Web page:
Mice players cheer raised capacity limits, but some worry about costs

With larger numbers, more resources needed to ensure safe distancing, pre-event testing

Above: A guest at Geo Connect Asia 2021, held last month, using a self-service kiosk with a facial recognition system that registers attendees without requiring face-to-face interaction. ST PHOTO: ALPHONSUS CHERN Left: The Professional Convention Man
The Professional Convention Management Association (PCMA) Convening Leaders event, held in January, was attended by about 3,000 participants online and 300 on-site at Marina Bay Sands. PHOTO: PCMA
Above: A guest at Geo Connect Asia 2021, held last month, using a self-service kiosk with a facial recognition system that registers attendees without requiring face-to-face interaction. ST PHOTO: ALPHONSUS CHERN Left: The Professional Convention Man
A guest at Geo Connect Asia 2021, held last month, using a self-service kiosk with a facial recognition system that registers attendees without requiring face-to-face interaction. ST PHOTO: ALPHONSUS CHERN

While industry players in the meetings, incentives, conventions and exhibitions (Mice) sector welcome the move to increase capacity limits at these events, some are also concerned about the additional costs that come with managing more people.

On March 24, the Health Ministry announced that from April 24, capacity limits for Mice events will be increased to 750 people, up from 250. Attendees will have to be split into zones of up to 50 people each and safe distancing has to be observed.

Mr Aloysius Arlando, president of the Singapore Association of Convention and Exhibition Organisers and Suppliers (Saceos), said: "It is actually a much-needed boost for our industry. This is a step forward, given our very safe and calibrated approach towards restarting and reopening our economy, particularly to travel and international visitors."

Mr Arlando, who is also chief executive for venues at venue management and events development company SingEx-Sphere Holdings, said that since the news broke, the company has been receiving a "steady stream" of inquiries for events of more than 250 people.

He added: "While the increase in capacity opens up more oppor-tunities, it is also a different operating environment now. Considerations such as consumer behaviour and increase in operational costs have an impact on commercial viability, which is equally, if not more, important."

Some are concerned about the overheads that will rise with ca-pacity, as more resources will be needed for crowd control measures.

The additional cost will be substantially higher, said Mr Kamen Lim, founder and director of events management firm 1 M.I.C.E.

He added: "There has to be more signage put up, more people to manage safe management measures. The venues also have to be bigger to be able to accommodate more people. In the Covid-19 age, one person's space is the equivalent of three people's. Staff are also commanding a higher pay because the nature of the job is high-risk."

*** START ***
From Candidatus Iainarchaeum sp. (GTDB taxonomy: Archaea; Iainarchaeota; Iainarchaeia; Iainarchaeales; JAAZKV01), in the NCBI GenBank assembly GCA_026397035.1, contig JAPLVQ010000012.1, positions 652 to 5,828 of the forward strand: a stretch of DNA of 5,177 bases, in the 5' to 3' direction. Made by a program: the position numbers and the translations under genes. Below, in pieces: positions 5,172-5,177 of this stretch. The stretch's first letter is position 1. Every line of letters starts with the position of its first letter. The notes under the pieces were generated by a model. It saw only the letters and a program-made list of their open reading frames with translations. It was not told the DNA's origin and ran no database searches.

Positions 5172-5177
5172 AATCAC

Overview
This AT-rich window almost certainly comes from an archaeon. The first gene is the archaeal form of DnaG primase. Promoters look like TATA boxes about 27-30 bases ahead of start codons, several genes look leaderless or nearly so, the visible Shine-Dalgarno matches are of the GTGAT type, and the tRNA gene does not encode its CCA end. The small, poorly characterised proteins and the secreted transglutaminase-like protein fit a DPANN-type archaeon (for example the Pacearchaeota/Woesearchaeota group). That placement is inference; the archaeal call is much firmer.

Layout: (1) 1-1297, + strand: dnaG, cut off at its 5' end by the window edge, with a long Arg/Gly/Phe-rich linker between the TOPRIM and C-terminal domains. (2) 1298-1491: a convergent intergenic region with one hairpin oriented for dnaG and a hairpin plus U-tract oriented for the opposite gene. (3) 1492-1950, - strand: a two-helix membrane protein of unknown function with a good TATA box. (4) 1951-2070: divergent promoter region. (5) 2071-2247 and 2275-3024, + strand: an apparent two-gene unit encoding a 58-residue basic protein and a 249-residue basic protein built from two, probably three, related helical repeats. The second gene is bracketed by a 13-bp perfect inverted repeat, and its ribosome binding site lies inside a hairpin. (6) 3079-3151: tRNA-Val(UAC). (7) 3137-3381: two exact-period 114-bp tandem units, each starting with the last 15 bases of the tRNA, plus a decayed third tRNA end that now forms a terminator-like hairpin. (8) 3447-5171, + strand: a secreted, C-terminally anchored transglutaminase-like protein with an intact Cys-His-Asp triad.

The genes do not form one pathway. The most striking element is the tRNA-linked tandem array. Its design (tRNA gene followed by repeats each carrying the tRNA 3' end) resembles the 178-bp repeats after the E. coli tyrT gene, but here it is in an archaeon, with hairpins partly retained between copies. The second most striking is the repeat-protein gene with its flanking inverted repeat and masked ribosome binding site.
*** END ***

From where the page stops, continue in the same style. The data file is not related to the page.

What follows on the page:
Aspen Event Planners director Leslie Windrath said he projects that total costs will increase by 20 per cent to 30 per cent. "I think this is a new challenge that event planners and organisers have to face in organising Mice events in the Covid-19 era, on how to manage costs and adhere to safe management measures," he added.

Another factor that adds to costs is pre-event testing, which will be required at Mice events of more than 250 people.

Mr Arlando said pre-event testing costs have been borne by event organisers and their partners as part of operating costs. It is believed the testing costs are not passed on to attendees.

He added that Saceos is looking at working with other industry stakeholders to develop partnerships with testing vendors to be deployed at different events, to leverage economies of scale which may lower the cost of the tests.

Event planners and organisers also believe that Mice attendees would be willing to foot the bill if needed.

TLC Events CEO Thomas Lim said: "To businessmen, these are nominal costs which will most likely be treated as business expenses. People will still choose to pay a small fee to attend events because these are business opportunities, which may be hard to come by now."

It has been reported that the cost of an antigen rapid test is under $50, and is likely to drop further.

Ms Karen Bolinger, managing director for Asia-Pacific at PCMA, an association for business event strategists, said: "I think people are just ready to meet, there is an anticipation out there, so I don't think the cost of a test, or even the idea of a test, will be a deterrent."

The Singapore Tourism Board said some events are keen on scaling up the number of attendees.

These include the Hotel Investment Conference Asia-Pacific in October, as well as Insuretech Connect Asia in June.

A version of this article appeared in the print edition of The Straits Times on April 02, 2021, with the headline 'Mice players cheer raised capacity limits, but some worry about costs'. Subscribe